You can hear the passion and excitement in Phyllis Coley’s voice as she flutters about Juneteenth Celebration, making sure everything is going as planned.
Coley has been organizing the celebration, an event she calls a “party with a purpose” for 10 years.
A Durham native, she grew up in what she described as the “ghetto” and being able to give back to the community that helped he grow and flourish.
But, it also gives her a chance to help educate the community on an “ugly” topic.
“(Juneteenth) is all about people understanding the significance of this day,” Coley said.
Juneteenth is the celebration of the ending of slavery, Coley said, and the word finally reaching Texas on June 19, 1865 — some two and a half years after President Abraham Lincoln signed the Emancipation Proclamation. Having a celebration in Durham also holds its own significance. Durham was home to the largest surrender of Confederate troops in the Civil War.
Confederate Gen. Joseph E. Johnston surrendered to Union Gen. William Tecumseh Sherman at Bennett Place in Durham on April 26, 1865, 17 days after Gen. Robert E. Lee surrendered to Gen. Ulysses S. Grant at Appomatox.
“There is a movement now, to make Juneteenth a national day of observance,” she said. President Obama released a statement on June 19th marking its observance.
“Juneteenth marked an important moment in the life of our nation,” the statement reads. “But it was only the beginning of a long and difficult struggle for equal rights and equal treatment under the law.”
Now, 149 years after the Emancipation Proclamation, Coley said getting people involved and interested in Juneteenth has been an uphill battle.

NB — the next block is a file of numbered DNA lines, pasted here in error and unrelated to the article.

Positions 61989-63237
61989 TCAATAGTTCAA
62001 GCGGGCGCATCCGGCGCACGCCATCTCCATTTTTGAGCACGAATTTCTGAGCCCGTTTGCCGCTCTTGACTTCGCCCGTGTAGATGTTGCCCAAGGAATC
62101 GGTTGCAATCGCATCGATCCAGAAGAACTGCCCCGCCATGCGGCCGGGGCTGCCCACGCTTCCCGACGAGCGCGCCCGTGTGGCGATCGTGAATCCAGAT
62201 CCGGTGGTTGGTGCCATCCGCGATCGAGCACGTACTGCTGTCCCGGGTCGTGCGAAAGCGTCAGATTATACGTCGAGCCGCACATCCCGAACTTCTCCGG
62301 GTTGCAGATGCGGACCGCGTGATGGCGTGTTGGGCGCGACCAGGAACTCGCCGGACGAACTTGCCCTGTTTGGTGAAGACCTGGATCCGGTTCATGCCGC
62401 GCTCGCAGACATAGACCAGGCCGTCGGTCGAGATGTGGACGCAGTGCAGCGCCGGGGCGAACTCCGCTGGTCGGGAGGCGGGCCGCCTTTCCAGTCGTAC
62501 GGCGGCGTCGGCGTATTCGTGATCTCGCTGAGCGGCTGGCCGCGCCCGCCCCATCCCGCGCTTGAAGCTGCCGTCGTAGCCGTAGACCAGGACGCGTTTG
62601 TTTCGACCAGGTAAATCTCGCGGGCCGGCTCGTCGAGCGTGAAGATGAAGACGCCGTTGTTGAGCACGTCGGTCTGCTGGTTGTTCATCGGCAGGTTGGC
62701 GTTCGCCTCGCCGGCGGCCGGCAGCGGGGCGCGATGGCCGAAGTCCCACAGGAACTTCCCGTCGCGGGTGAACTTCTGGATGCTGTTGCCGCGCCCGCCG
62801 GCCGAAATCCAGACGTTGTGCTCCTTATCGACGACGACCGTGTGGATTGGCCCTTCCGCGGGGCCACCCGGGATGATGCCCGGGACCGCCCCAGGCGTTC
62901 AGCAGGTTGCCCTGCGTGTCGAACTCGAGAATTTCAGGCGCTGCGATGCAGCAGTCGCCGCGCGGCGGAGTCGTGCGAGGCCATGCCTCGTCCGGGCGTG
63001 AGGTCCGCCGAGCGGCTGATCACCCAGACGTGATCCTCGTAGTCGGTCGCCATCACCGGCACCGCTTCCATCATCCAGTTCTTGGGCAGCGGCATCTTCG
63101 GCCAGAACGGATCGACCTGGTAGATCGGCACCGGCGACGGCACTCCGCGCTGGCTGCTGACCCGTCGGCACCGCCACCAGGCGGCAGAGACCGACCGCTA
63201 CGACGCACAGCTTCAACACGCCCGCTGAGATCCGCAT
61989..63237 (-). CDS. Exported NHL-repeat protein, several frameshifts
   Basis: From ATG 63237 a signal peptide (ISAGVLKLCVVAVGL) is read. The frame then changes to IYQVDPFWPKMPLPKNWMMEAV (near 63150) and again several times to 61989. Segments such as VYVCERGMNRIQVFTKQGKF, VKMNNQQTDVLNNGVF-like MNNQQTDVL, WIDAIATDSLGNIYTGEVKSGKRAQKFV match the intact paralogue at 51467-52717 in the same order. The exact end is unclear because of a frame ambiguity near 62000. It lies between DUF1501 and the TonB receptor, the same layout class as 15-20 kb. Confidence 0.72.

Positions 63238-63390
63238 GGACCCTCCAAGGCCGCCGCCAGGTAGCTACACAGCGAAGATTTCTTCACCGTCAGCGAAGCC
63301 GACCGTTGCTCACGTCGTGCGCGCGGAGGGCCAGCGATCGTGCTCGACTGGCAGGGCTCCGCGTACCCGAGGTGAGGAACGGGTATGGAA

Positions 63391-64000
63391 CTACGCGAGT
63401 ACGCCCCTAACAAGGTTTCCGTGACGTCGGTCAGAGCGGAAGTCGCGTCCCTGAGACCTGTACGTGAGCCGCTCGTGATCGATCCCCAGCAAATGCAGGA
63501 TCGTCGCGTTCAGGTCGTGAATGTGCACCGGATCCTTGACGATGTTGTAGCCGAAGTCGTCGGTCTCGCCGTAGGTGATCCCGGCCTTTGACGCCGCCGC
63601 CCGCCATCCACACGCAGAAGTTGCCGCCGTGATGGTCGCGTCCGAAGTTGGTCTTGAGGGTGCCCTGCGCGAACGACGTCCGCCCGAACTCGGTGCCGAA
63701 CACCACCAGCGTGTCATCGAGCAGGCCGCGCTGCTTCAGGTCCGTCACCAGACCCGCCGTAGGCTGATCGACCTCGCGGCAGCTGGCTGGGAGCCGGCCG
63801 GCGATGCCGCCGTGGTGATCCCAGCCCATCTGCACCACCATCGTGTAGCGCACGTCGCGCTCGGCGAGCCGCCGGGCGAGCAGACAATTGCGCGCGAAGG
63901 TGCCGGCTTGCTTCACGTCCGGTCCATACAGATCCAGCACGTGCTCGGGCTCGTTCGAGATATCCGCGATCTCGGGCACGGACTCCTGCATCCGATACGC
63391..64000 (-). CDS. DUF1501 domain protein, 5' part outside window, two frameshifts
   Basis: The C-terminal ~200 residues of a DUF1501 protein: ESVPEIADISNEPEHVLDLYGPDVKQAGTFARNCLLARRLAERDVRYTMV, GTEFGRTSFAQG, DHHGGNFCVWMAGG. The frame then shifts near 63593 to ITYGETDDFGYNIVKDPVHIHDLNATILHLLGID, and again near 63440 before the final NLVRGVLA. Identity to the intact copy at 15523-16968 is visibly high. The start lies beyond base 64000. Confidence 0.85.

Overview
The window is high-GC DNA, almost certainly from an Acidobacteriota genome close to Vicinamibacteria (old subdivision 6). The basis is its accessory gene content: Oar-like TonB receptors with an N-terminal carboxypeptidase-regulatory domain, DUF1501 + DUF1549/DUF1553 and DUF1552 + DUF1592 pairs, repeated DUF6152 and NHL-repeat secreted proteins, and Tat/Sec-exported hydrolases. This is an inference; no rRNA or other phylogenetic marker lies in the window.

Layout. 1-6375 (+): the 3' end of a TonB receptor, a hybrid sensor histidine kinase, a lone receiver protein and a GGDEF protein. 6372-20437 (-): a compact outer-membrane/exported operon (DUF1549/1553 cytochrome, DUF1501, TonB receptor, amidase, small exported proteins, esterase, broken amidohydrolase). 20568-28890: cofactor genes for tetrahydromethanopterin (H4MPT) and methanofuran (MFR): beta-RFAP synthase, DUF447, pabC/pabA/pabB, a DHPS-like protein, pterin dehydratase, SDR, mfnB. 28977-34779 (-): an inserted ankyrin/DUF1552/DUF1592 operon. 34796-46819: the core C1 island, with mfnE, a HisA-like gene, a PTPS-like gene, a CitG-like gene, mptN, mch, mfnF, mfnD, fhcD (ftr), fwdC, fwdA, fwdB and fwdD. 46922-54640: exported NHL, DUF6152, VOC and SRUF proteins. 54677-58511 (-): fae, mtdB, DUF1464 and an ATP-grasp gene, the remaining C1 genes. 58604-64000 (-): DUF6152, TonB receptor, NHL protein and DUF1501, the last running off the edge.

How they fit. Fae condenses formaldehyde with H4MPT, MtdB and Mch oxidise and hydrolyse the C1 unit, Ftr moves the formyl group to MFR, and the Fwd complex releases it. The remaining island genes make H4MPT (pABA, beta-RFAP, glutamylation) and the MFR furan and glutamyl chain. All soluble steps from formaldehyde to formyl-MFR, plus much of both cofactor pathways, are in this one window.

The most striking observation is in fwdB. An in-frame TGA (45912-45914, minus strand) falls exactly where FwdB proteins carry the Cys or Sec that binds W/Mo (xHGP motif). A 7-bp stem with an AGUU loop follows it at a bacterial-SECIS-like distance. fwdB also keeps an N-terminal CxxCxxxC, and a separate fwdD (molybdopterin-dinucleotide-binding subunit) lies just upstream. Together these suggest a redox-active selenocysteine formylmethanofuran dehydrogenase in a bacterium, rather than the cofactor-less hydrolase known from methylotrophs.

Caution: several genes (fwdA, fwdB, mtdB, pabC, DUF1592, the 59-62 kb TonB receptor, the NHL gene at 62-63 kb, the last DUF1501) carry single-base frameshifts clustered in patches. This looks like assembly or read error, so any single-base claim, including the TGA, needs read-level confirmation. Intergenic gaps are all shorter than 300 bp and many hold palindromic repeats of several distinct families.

“It seems to me, that every way we turn, people don’t want to recognize it,” she said. She believes it comes back to the topic of slavery.
“It’s ugly, it was ugly,” she said. “We cannot change history, it is what it is. So let’s recognize it, and understand it, and move forward so we don’t repeat it.”
For her, Juneteenth is a multicultural event for those attending, because organizers actively work to bring in entertainers from all genres and offer a variety of booths and vendors. Organizers also use Juneteenth as a way to promote healthy living, by providing blood pressure and glucose checks.
As the Durham Juneteenth Celebration made its way to a decade, Coley said she’s been overwhelmed with the growth it has seen.
The first Juneteeth was held in the gym at N.C. Central University.
“Every year since then it’s grown and grown and grown,” she said. “It’s been awesome for me.”
Over the course of the day, Coley said about 30 volunteers will work shifts to help the day go off without a hitch. Planning for the event she said starts around October and November looking for support. Once February hits though, it comes to the forefront of her mind.
She said sponsors like PNC Bank and Duke Energy really help ensure that they can bring in national acts and gain support from the community.
Because for Coley that support has meant a lot over the past decade.
“To be able to give this back to my community, and the fact that people see my vision (is amazing),”she said. “I’m just a little girl that grew up on the Southside.”
In the coming years, Coley hopes to make Juneteenth a two-day event, spanning Saturday and Sunday.
She envisions more entertainment and church goers coming out and celebrating the history. And Coley knows the history of it.
“Durham couldn’t be what it is, if this had not happened here,” she said. “And this is what I want people to get. This is not just a Black event, because of that and the slave that worked out here … That money came and has made Durham what it is.”